Collage of concept images

"Recovery isn't a straight road, but that doesn't mean you won't get to where you need to be.”

An important but often overlooked part of #MensHealthWeek is men’s mental health.

Men account for three times the number of suicides as women, with depression being a leading cause. Getting help with depression is no different than getting help with any other serious illness or injury, like diabetes or a broken leg – if something needs fixing, get it fixed.

This year’s campaign focuses on what helped men on their road to recovery from depression, revealing the processes by which guys figured things out to get their lives back on track.

Huge thanks to all the photographers and models who helped create these images in support of men fighting depression.

To help raise awareness, the City Of Vancouver, BC, Canada has also proclaimed June 11th “Men’s Mental Health Awareness Day” for the fourth year in a row!

Tommy Ingberg

“Something that helped me in the later stages of my fight with depression and anxiety was to realize that I am not my thoughts, they do not define who I am; my thoughts are not necessarily true or a representation of reality. Meditation helped me get in touch with “the real me”, the stillness inside, and combined with physical exercise helped me get in touch with my body. These bonds are a great foundation from which it’s easier to manage negative thoughts and moods; to not pay as much attention to them and not letting them take control.”

– Tommy Ingberg, visual artist, Nyköping/Stockholm, Sweden.facebookinsta twitter

Mike Alegado

‘Lighten the Load’

“It isn’t that easy to recover from depression. It’s like someplace where no one wants to stay, but it’s difficult to figure out where the escape path is. It makes us feel as if we have this heavy burden upon ourselves to carry.

But if we persevere and, one by one, let go of the thoughts that hinder us from being happy, the lighter we would feel and the easier it would be for us to choose the right path. On the contrary, the more we hold on to those thoughts—dwelling in such a dark place in our mind and memory—the harder it becomes for us to find a way out.”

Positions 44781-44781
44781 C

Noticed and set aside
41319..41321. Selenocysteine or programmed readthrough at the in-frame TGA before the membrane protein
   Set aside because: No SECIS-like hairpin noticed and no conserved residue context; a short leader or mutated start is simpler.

– Mike Alegado, conceptual and portrait photographer, Manila, Philippines.facebooktwitterHeadsUpGuys Instagram Flickr

Adam Williams

“Crawling through the darkness, I find myself bound tightly by many threads of anxiety, panic ensues draining the little energy remaining, I tumble into a deep sleep. Dreaming of change, transformation, I dream of being free of the darkness and the threads of anxiety that hold me so tight.”

– Adam Williams, photographer, Sydney, Australia.HeadsUpGuys Instagram

Jonathan Chapé

“Keeping things in is something I’ve been chipping away at for as long as I can remember. I’ve been able to release that grip on my darkest of feelings through writing, poetry, photography, or even just being in the same space as someone who is just there to listen. It’s not always easy, but I know I always have an outlet no matter where I am in life.”

– Jonathan Chapé, fine art/conceptual and fashion/portrait photographer, Portland, United States.

Rob Woodcox

“We are all connected, this is evident from our interactions daily- the power of a simple smile, or a bump from a stranger passing by. Small interactions build to form ideas, perspectives, and changed experiences.  The road to recovery requires opening up and interacting with others; since a young age I was taught to ‘stay in my lane’, however as I’ve grown up, I’ve realized that building friendships, reaching out to new people, and becoming involved in new communities has been the strongest source of growth and overcoming my fears and hurdles. Don’t be afraid to branch out and embrace something new. Recovery doesn’t happen overnight, but even with small steps we can travel miles over time.”

– Rob Woodcox, surreal portrait and fine art photographer, Oregon, United States.HeadsUpGuys Instagram twitter Flickr

Maren Elize Klemp